Restorative justice must take place if SA is to overcome the damage wrought by apartheid
Restorative justice has been broached extensively by civil society groups since democracy, but in June last year, apartheid era security branch policeman Joao Rodrigues lost his bid for a permanent stay of prosecution, and will go on trial on charges of murder and allegedly attempting to cover up the crime in the 1971 murder of schoolteacher activist Ahmed Timol.
The policeman wanted a permanent stay of prosecution after being charged in July 2018 with murder.
Timol died in 1971 after falling from the tenth floor of the then John Vorster Square police station in central Joburg, where he was detained with police claiming that he had jumped. However, the findings of an inquest in 2017 found Timol did not commit suicide but was murdered.
But his efforts in the high court were denied by Justice Jody Kollapen. The Timol decision, along with the reopening in April 2018 of an inquest into the death of anti-apartheid activist Dr Neil Aggett who died mysteriously after 70 days in detention on February 5, 1982, has given human rights campaigners hope that restorative justice may be delivered for apartheid crimes which were not divulged under amnesty before the Truth and Reconciliation Commission.
Yet, for people like Nomthandazo, whose life is mired in poverty and a constant battle for survival, there is an absence of care while the narrative has shifted to those seemingly who wield the most influence to reach the ear of the decision-makers.
On February 5 last year, former TRC commissioners, led by Yasmin Sooka and Dumiza Ntsebeza, wrote to President Cyril Ramaphosa asking for a political inquiry into alleged interference in post-TRC prosecutions, saying that families feel justifiably betrayed by the post-apartheid state which, to date, has turned its back on them.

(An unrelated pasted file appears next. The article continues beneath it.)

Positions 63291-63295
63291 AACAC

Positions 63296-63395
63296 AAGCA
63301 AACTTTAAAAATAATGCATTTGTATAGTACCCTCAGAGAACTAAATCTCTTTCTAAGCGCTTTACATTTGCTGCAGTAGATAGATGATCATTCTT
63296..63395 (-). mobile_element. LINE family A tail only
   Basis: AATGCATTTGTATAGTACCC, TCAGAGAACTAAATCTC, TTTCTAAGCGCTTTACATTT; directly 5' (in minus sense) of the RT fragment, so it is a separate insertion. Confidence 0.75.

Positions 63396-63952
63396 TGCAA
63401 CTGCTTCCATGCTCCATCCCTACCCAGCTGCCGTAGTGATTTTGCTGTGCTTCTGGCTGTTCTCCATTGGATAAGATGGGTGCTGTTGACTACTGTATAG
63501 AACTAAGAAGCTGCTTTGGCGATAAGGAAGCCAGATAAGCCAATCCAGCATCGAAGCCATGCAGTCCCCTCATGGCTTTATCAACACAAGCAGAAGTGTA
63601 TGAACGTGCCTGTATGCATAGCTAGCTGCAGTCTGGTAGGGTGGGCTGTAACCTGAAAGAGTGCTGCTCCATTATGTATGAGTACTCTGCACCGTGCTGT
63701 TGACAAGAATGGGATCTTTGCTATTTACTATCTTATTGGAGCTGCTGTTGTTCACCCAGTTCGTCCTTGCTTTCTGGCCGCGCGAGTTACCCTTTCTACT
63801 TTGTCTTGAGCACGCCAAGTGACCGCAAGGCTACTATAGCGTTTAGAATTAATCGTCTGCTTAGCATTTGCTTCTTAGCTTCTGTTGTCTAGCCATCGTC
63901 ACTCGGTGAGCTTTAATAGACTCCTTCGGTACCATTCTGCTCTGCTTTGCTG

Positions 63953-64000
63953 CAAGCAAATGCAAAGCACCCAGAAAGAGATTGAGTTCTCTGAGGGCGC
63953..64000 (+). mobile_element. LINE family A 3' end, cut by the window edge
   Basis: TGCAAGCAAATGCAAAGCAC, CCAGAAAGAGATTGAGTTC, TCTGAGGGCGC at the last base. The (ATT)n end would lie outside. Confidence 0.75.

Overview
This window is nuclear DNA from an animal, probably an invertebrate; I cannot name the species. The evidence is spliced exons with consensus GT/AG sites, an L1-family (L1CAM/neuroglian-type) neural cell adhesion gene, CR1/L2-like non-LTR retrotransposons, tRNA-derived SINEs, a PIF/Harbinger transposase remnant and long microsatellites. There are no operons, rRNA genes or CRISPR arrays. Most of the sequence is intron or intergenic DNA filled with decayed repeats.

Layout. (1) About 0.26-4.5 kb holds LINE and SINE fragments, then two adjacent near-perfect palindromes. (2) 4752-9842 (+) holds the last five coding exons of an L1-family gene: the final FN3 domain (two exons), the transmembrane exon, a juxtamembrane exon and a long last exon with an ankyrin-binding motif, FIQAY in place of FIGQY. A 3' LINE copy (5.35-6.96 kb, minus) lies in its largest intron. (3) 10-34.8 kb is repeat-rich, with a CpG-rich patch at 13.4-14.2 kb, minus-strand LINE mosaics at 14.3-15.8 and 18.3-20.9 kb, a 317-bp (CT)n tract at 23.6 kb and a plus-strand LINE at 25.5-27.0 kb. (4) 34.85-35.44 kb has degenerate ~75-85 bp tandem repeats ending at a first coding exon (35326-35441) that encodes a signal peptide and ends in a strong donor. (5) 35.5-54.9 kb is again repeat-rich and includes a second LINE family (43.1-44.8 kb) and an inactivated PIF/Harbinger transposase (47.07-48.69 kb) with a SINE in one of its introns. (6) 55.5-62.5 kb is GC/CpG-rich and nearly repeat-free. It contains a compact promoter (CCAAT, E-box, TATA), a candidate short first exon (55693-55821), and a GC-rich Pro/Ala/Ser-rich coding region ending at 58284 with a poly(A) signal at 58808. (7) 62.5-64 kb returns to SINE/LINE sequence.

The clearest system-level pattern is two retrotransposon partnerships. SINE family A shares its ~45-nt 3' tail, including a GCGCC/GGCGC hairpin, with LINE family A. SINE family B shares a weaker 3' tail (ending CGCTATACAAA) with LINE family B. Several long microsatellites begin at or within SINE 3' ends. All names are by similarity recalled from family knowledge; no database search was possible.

The letter says the constitutional and statutory design of the amnesty process specifically envisaged that criminal investigations, and where appropriate, prosecutions, would take place where perpetrators were refused amnesty or failed to apply for amnesty.
This lay at the heart of the compact struck with victims.
The compact required the State to take all reasonable steps to pursue justice where perpetrators were not amnestied.
In its final report, released on March 21, 2003, the TRC calls for “a bold prosecution policy” which sadly has not happened.
Deputy Minister of Justice and Correctional Services John Jeffery says while the TRC was far from perfect resulting in people who should not have received amnesty while those who should have, did not, suggesting a diminishing appetite to reopen wounds of the past.
“If you reopen the process more than 20 years later, we have to reset the TRC, collect submissions and re-evaluate as the TRC did.
“What happened in the past certainly informs the future,” he says.
But with the lapse of time a complicating factor added to the current Covid-19 challenge, Jeffery believes that the government will be financially hard-pressed to restart any process to redress the wrongs of apartheid.
“It is accepted that the TRC was not a perfect process, and some have been left out, but the question is at what point do we move on?”
Until restorative justice is seen to be done, would seem to be the answer.